Russians supporting Putin's policies hold anti-opposition and anti-US signs
As in Stalin’s time, Russians are now denouncing other Russians simply in order to get their apartments, their jobs or other benefits, a trend that reflects the current moral degradation of Russian society and one that can lead to a situation in which denunciations and purges get out of hand, according to Kseniya Kirillova.
A dangerous new low has been reached in Russia today, the Novy Region-2 commentator says. People are not just hating and denouncing others as a result of the messages of the Kremlin-controlled media. They are doing so in order to obtain for themselves real “dividends” independent of ideology.
Many will recall the stories of how people during the Great Purge denounced their neighbors in order to get their rooms, snitched on bosses in order to get their jobs, and turned in their wives in order to take new lovers. In short, people then used such tactics “as a means of solving their personal problems.”
“Similar processes are taking place in Russia today,” Kirillova says, and she refers to a case she dealt with during her earlier career as a lawyer when a priest sought to gain control of another church by denouncing its pastor as an extremist. But that is far from the only one, and this use of personal greed “in no way is distinguished for the methods of Stalin’s NKVD.”
Two things make this development especially disturbing, the commentator says.
- On the one hand, it means that denunciations will take on a life of their own, spreading possibly in ways even those who triggered this process do not want or may even feel threatened by if it continues for very long.
- And on the other and more worrisome still, it contributes to the further “moral degradation” of people there and in “society as a whole,” something that is “an irreversible process.” When people get used to crimes, be they denunciations or murders, they are likely to commit ever more of them.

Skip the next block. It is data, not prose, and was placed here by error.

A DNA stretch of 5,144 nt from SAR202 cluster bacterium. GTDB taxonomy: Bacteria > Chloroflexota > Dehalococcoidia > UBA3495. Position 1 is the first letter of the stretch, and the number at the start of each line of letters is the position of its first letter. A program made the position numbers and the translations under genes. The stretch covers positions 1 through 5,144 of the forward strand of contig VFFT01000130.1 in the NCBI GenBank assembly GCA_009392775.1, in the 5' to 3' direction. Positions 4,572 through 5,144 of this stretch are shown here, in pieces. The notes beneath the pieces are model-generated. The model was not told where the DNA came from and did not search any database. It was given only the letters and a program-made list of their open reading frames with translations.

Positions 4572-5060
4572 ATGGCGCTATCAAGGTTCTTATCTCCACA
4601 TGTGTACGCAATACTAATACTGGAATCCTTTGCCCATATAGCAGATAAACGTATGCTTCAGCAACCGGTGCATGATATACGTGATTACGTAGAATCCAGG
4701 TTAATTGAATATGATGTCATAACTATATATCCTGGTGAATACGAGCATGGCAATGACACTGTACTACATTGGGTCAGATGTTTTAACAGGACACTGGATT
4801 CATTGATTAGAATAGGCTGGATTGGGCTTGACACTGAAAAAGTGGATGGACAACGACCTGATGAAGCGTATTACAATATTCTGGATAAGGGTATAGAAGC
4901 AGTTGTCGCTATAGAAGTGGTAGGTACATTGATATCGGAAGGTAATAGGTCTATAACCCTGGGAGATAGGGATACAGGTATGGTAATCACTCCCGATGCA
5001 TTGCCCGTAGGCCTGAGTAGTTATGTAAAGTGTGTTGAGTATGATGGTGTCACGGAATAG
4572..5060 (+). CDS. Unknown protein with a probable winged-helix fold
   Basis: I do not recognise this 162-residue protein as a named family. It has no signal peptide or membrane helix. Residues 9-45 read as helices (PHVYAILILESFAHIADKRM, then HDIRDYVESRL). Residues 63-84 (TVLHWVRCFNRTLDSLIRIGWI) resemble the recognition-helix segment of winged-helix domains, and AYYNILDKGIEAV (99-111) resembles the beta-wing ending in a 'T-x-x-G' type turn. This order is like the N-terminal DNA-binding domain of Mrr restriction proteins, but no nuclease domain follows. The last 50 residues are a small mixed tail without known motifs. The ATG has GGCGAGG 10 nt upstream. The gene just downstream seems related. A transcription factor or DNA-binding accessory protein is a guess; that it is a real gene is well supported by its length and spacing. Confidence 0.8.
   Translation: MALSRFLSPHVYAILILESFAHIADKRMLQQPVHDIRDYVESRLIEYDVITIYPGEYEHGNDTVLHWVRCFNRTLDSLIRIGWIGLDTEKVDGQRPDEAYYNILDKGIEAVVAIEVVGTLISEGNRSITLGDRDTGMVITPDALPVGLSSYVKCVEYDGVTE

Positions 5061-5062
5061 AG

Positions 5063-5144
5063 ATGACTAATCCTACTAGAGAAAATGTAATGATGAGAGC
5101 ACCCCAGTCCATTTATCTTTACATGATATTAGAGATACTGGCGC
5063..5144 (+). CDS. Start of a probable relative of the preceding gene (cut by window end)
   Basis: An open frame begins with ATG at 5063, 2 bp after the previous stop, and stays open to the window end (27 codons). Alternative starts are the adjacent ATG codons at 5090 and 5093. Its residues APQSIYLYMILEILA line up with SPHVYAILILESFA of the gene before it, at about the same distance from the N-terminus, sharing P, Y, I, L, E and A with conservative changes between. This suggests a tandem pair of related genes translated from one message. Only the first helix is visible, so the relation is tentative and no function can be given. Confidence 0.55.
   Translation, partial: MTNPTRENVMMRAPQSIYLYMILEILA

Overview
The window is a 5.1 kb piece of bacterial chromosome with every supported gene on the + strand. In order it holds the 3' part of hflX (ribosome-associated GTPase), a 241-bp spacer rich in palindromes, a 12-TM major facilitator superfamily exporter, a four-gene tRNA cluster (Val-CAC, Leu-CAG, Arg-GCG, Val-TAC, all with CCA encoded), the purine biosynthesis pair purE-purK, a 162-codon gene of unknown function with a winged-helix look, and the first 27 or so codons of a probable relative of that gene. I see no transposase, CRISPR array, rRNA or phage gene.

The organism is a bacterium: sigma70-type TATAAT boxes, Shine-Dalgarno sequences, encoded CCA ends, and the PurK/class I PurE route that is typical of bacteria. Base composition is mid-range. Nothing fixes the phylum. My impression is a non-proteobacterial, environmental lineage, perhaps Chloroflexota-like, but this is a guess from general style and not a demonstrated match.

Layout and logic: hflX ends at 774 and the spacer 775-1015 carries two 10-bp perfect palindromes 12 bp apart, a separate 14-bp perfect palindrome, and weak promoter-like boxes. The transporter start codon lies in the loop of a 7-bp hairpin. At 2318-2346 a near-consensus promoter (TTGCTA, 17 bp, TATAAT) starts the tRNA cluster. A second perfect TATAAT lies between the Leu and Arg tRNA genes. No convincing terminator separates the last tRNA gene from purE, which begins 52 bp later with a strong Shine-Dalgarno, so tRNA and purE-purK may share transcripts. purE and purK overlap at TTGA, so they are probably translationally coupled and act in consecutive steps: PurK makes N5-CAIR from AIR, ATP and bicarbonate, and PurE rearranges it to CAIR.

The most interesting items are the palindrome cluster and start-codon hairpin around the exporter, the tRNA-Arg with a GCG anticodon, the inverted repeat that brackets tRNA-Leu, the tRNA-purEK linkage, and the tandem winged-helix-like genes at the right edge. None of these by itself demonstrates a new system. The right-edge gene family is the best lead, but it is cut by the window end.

The Putin regime has been teaching Russians to hate: liberals, a fifth column, the US and the West, and the Ukrainians, she writes. Moreover, “Russians have become accustomed to the idea that the Kremlin can do whatever it wants on the territory of their native country and then on the territory of other countries.”
And that sense that the authorities can do anything without regard to legal or moral constraints is spreading into the population which not surprisingly is seeking to find ways in which it can survive or even better prosper personally from this situation – often by denouncing others to get what they have.
Many have spoken about “the dehumanization of Russia” and about its transformation into “a parody of a normal country,” one in which all values have been discredited. That is “the chief crime of the current powers that be,” Kirillova says. And that prompts the question: “how can people who have lost their humanity again become people?”
“Unfortunately,” Kirillova says, “history shows that such crimes do not pass without a trace.” Worse, she concludes, history shows “that as a rule it doesn’t finish without bloodshed” of one kind or another.